When random sampling does not work: standard design falsely indicates maladaptive host preferences in a butterfly

Authors


  • Editor, M. Hochberg

Abstract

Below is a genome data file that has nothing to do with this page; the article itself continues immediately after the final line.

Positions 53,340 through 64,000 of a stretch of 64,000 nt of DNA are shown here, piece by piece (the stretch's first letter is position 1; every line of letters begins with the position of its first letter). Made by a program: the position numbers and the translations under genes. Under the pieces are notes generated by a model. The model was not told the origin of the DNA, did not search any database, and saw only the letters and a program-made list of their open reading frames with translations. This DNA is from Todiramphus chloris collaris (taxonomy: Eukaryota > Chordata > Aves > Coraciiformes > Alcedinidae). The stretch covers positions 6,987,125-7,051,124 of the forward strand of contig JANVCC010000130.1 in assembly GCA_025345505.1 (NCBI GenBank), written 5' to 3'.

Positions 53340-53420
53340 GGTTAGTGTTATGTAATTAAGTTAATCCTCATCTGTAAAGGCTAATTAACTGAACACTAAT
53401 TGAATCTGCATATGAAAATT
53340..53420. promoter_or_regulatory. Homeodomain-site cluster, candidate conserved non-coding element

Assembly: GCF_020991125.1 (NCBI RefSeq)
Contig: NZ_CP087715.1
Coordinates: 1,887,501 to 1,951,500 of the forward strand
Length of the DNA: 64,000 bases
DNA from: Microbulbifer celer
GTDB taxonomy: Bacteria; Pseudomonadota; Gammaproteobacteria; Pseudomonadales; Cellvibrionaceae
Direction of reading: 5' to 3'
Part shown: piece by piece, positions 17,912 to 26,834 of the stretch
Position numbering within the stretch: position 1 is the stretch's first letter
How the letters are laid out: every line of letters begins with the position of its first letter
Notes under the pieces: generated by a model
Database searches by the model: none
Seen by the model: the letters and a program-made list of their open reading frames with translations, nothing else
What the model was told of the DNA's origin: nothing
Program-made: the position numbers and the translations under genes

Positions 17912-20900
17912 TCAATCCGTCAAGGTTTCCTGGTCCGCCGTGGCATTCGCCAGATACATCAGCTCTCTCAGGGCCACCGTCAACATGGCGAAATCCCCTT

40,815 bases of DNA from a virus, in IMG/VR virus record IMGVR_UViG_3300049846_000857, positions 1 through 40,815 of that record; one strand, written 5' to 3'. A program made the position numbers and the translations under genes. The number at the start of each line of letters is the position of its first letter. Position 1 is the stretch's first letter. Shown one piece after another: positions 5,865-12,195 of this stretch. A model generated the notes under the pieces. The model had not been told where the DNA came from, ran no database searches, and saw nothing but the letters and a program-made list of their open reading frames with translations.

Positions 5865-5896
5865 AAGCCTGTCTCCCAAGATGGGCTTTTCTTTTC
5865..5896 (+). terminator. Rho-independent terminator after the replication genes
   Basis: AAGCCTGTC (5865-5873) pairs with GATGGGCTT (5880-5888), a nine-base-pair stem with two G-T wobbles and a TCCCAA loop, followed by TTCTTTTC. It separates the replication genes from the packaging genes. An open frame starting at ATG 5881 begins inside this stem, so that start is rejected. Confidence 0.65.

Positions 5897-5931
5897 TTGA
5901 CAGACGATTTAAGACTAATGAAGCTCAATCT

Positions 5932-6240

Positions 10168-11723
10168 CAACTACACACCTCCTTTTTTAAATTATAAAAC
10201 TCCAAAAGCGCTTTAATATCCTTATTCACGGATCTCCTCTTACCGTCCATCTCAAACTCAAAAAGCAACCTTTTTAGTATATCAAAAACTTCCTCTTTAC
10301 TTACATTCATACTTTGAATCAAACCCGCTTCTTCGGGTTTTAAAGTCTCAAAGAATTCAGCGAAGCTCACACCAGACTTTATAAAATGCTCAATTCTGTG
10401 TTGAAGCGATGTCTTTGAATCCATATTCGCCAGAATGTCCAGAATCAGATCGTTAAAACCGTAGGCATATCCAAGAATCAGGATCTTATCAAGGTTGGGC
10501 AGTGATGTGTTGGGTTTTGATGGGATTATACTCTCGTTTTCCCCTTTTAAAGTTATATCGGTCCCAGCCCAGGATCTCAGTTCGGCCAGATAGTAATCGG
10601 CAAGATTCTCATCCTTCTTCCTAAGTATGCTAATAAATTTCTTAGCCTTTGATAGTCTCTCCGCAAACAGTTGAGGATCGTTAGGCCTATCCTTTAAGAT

In experiments that investigate species’ interactions, individuals are often chosen at random to represent their populations. However, this practice can generate misleading results when individuals of different species do not interact at random. We illustrate this effect by examining oviposition preferences of Euphydryas aurinia butterflies from three populations using three different plant genera. We first offered each insect a randomly chosen member of its own host population and a foreign host (Succisa pratensis) not present in the insect’s habitat. The butterflies uniformly preferred the foreign Succisa over their own hosts. Preferences were apparently maladaptive because insects wasted time searching for a nonexistent plant. We repeated the experiment using individual hosts that had naturally received eggs in the field. The overall preference for Succisa and the appearance of maladaptation both disappeared. In the original experiments, our random choice of experimental host individuals had combined with strong within-species discrimination by the butterflies and with overlap of acceptability between host species to obscure the true nature of host preference.

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